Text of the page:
Turkish Journal of Medical Sciences




Obesity and risk of metabolic syndrome (MS) are rapidly increasing in children. Therefore, criteria for MS were aimed to be evaluated in obese children (OC). Materials and methods: Anthropometric indices and body composition (bioimpedance) analysis (BIA) were compared in 32 obese and 32 normal-weight children. Biochemical parameters were evaluated in OC. Results of OC with/without MS were compared. Results: Subscapular skinfold thickness (SST) was more sensitive and specific than triceps skinfold thickness in the diagnosis of obesity. According to BIA basal metabolism rate, fat mass (FM), FM%, and FM index were higher, while impedance, FFM%, fat-free-mass (FFM) index, and total-body-water% were lower in OC. Significant positive correlations were found between SST and waist (W) (P = 0.026, r = 0.392), hip (H) (P = 0.004, r = 0.491), and W/height ratio (WHR) (P = 0.002, r = 0.523). Increased body mass index (BMI), W, WHR, and SGPT in conjunction with decreased FFM index and HDL-cholesterol levels were the most important features in OC with MS. Significant negative correlations were found between HDL levels and W (P = 0.001, r = -0.571), H (P = 0.012, r = -0.437), and WHR (P = 0.004, r = -0.49). Conclusion: In obesity SST is sensitive and specific and a valuable marker for central obesity like W, H, and WHR. Mild SGPT level elevation in OC with MS may be due to low HDL level and hepatosteatosis.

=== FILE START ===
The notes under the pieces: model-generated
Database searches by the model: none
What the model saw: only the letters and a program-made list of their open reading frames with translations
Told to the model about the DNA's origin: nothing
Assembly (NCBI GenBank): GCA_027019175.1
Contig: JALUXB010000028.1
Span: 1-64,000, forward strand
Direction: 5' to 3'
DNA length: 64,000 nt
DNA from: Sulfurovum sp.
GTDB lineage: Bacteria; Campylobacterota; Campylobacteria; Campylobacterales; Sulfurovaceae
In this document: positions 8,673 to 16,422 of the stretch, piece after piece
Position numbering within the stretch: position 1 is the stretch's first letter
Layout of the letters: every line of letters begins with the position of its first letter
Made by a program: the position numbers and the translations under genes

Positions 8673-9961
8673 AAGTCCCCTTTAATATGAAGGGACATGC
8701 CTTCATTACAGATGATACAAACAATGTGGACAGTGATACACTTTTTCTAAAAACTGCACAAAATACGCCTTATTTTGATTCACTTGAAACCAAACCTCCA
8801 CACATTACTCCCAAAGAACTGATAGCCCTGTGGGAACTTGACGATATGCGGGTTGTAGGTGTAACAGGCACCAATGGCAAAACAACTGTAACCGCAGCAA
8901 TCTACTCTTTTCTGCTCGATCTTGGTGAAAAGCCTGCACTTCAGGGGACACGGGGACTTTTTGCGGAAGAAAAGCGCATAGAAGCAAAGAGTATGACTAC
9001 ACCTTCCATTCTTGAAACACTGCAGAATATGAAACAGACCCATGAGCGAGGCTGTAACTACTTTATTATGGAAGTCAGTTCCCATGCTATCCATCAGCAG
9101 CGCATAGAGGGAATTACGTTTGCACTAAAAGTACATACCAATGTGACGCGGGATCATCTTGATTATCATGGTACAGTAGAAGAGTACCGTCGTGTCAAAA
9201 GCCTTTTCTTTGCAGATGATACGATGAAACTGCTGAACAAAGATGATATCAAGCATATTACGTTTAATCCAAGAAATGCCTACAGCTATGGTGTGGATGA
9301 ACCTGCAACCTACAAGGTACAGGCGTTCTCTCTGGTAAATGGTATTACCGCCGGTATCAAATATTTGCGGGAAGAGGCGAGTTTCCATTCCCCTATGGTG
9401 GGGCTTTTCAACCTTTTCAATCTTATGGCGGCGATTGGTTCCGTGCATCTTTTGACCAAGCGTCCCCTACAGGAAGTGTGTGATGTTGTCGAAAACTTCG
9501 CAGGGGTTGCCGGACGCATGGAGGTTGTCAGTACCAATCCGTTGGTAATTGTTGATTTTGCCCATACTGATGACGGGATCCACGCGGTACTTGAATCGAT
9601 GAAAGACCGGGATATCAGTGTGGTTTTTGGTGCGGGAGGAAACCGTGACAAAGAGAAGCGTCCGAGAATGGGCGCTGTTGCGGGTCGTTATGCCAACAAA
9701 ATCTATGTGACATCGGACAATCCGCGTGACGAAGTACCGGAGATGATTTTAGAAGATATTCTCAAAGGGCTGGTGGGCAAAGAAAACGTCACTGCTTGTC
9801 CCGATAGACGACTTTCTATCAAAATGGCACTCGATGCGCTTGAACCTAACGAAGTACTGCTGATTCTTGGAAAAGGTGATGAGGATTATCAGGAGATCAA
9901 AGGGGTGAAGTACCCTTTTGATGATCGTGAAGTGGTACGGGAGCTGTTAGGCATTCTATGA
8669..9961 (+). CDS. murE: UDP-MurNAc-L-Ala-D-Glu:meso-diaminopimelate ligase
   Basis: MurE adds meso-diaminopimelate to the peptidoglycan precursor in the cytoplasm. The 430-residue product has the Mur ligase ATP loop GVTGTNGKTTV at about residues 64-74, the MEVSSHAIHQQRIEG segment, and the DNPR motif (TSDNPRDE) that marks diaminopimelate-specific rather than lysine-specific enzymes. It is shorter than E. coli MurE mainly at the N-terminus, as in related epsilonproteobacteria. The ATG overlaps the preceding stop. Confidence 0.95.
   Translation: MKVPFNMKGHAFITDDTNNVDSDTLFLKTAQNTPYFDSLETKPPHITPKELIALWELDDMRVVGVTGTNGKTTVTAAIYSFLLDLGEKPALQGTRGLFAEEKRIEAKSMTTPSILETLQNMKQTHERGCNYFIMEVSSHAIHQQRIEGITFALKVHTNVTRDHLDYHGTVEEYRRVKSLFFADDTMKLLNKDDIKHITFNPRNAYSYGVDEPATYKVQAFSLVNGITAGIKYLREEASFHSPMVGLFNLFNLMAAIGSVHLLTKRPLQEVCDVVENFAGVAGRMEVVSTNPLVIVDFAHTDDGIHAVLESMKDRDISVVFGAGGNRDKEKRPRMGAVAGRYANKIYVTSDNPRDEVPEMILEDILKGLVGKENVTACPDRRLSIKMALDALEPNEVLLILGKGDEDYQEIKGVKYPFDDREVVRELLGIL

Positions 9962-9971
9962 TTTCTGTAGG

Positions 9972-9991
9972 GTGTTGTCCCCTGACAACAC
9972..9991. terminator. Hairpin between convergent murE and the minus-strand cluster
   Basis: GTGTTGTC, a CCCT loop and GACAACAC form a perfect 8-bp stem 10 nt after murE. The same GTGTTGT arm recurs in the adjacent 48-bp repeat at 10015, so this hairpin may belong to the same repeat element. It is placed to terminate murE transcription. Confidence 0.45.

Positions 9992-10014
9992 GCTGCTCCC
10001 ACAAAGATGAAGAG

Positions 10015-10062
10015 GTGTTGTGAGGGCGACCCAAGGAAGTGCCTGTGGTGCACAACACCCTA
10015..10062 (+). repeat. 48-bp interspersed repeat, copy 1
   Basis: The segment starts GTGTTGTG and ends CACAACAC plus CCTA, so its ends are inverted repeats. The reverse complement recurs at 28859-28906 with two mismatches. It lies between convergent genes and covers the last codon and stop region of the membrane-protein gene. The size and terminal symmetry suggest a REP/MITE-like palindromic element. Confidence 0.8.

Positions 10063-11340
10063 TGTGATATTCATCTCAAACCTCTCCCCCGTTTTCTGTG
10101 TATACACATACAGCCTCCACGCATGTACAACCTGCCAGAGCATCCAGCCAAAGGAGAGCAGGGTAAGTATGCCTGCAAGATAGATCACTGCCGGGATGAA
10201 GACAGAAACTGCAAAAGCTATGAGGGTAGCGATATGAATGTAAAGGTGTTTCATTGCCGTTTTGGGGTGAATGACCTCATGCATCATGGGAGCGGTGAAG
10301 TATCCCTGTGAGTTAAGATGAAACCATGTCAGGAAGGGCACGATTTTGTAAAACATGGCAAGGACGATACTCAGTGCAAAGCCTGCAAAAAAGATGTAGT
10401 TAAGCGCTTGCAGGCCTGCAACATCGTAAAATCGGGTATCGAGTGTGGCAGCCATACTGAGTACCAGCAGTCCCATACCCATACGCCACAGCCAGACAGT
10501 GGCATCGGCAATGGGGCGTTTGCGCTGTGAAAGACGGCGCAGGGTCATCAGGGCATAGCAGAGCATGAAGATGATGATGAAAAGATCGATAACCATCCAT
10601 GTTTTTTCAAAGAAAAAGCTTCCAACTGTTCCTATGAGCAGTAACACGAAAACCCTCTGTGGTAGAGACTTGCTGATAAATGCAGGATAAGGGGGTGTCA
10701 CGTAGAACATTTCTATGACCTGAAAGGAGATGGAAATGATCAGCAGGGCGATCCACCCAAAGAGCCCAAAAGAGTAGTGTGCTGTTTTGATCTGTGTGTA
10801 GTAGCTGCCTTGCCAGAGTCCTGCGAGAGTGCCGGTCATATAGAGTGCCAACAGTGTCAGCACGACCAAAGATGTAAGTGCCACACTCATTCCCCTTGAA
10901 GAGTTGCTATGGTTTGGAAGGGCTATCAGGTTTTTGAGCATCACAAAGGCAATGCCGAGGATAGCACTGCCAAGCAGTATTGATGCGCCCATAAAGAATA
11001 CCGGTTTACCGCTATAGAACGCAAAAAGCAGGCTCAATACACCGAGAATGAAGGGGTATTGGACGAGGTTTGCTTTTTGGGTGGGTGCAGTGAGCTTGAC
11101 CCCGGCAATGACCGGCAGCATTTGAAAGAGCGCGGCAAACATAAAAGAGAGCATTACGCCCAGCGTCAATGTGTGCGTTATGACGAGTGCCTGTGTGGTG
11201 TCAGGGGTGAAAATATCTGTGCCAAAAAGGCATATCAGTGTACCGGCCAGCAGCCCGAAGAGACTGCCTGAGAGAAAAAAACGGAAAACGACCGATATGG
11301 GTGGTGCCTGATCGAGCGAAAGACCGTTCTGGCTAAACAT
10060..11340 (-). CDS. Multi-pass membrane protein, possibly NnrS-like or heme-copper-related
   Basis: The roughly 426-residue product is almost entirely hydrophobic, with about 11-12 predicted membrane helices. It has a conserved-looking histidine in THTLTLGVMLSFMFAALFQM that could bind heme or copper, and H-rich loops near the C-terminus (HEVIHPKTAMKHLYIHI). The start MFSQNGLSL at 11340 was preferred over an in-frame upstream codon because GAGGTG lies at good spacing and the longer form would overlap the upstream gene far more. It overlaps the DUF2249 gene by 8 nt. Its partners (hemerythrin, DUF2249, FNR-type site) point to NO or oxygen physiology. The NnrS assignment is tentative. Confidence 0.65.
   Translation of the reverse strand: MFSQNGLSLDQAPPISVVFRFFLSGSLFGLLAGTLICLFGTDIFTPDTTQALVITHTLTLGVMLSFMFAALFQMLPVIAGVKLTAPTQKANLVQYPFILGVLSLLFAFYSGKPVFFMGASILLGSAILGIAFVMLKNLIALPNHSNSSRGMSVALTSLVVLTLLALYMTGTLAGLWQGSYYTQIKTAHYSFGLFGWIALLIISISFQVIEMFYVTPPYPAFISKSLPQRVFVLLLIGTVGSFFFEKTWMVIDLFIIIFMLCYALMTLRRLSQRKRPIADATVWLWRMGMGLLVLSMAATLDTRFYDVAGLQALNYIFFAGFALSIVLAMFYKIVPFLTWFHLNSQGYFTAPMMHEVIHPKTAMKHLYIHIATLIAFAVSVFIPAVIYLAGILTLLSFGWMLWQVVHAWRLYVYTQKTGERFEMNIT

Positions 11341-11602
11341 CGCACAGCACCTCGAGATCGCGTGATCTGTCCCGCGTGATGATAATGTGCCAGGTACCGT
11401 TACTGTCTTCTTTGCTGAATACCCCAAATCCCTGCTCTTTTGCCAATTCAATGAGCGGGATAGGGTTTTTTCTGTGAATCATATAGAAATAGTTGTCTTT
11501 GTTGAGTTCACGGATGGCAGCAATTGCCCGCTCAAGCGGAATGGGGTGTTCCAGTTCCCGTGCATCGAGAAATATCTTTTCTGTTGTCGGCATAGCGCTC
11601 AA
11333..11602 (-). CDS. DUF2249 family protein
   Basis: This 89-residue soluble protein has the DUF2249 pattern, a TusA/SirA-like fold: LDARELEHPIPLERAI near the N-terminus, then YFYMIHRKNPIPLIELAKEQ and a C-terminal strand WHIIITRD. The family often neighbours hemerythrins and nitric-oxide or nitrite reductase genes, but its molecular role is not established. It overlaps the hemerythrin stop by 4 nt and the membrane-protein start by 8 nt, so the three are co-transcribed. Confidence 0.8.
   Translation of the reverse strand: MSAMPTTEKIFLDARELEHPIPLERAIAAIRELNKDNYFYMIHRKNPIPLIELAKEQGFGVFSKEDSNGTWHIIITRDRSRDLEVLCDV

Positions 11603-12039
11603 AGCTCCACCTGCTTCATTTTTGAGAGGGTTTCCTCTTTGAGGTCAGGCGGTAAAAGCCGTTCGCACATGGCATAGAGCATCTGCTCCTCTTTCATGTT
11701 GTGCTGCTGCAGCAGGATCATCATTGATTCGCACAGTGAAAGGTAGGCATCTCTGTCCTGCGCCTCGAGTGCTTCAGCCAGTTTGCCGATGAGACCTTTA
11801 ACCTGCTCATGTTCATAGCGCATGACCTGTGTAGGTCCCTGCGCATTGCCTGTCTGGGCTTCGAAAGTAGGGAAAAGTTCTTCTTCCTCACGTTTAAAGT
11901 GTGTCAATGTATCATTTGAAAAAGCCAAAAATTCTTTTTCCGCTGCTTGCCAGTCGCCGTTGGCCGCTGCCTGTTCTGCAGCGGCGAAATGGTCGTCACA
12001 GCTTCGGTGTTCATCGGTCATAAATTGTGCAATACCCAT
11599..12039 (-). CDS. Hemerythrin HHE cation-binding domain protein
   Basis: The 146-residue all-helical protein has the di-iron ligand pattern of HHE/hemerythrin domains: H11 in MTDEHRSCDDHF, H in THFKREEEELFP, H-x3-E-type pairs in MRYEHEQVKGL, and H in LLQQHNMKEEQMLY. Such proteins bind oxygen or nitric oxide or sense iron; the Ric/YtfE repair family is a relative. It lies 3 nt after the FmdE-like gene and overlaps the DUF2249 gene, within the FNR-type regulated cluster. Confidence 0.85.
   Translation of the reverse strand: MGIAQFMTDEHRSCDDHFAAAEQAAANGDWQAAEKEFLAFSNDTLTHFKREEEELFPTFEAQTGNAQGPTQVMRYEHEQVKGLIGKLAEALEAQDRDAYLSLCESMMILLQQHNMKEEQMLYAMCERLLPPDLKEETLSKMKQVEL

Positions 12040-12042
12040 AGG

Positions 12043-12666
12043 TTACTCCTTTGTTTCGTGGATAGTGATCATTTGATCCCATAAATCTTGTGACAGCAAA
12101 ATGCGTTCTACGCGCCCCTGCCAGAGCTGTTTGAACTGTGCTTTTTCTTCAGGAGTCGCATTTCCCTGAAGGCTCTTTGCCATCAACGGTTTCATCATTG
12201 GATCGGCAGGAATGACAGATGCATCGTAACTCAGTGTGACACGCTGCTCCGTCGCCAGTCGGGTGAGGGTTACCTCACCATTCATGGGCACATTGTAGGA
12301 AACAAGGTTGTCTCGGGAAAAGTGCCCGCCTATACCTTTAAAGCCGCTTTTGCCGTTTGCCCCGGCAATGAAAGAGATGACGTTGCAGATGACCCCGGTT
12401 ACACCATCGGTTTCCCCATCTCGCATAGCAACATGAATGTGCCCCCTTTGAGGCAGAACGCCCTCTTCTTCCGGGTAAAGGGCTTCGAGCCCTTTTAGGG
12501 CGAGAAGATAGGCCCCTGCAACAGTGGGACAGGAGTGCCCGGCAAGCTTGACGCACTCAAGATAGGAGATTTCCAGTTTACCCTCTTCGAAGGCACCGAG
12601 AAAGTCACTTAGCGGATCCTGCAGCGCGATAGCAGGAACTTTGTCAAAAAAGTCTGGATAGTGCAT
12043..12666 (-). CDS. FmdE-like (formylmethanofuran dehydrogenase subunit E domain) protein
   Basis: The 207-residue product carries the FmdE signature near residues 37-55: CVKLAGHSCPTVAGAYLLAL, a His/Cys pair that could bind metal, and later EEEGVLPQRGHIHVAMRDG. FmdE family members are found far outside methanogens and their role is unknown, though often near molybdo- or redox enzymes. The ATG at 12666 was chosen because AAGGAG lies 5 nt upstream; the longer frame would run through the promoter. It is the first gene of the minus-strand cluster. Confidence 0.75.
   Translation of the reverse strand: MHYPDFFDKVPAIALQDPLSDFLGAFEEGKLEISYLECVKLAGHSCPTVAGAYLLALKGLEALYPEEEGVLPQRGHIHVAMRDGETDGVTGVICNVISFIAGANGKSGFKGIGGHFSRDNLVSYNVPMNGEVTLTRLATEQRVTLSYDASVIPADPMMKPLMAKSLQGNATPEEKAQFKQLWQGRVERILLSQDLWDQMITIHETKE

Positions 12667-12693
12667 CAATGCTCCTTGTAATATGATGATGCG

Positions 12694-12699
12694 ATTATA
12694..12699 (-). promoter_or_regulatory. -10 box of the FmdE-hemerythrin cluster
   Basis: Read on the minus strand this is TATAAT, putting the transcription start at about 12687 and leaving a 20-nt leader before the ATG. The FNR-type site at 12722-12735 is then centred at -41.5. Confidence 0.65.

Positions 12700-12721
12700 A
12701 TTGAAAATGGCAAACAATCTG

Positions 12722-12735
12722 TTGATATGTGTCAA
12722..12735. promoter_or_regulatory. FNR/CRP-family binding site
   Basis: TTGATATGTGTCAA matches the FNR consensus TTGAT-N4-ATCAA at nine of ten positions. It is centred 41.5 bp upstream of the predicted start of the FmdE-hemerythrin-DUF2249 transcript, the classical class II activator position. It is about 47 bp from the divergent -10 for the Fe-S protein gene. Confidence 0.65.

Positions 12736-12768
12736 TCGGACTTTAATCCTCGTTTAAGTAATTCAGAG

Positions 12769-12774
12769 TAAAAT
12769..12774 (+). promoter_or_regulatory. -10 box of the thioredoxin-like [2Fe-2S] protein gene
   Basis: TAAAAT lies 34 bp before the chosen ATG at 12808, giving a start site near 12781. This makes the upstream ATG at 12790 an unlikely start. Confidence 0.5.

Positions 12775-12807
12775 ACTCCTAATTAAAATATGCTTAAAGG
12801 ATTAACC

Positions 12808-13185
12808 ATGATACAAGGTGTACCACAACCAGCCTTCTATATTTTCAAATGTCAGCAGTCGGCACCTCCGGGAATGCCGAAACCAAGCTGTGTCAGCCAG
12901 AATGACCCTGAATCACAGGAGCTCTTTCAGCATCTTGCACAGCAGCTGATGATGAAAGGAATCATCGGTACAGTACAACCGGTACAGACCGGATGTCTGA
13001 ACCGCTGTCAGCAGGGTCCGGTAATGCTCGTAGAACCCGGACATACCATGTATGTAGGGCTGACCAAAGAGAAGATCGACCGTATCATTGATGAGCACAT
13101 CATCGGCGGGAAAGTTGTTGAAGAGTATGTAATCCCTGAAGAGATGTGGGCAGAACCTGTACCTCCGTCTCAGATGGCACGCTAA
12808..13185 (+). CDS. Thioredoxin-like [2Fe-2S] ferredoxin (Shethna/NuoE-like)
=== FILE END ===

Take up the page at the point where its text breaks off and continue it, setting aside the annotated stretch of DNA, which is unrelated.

Obesity, metabolic syndrome, body composition, anthropometry, bioimpedance analysis

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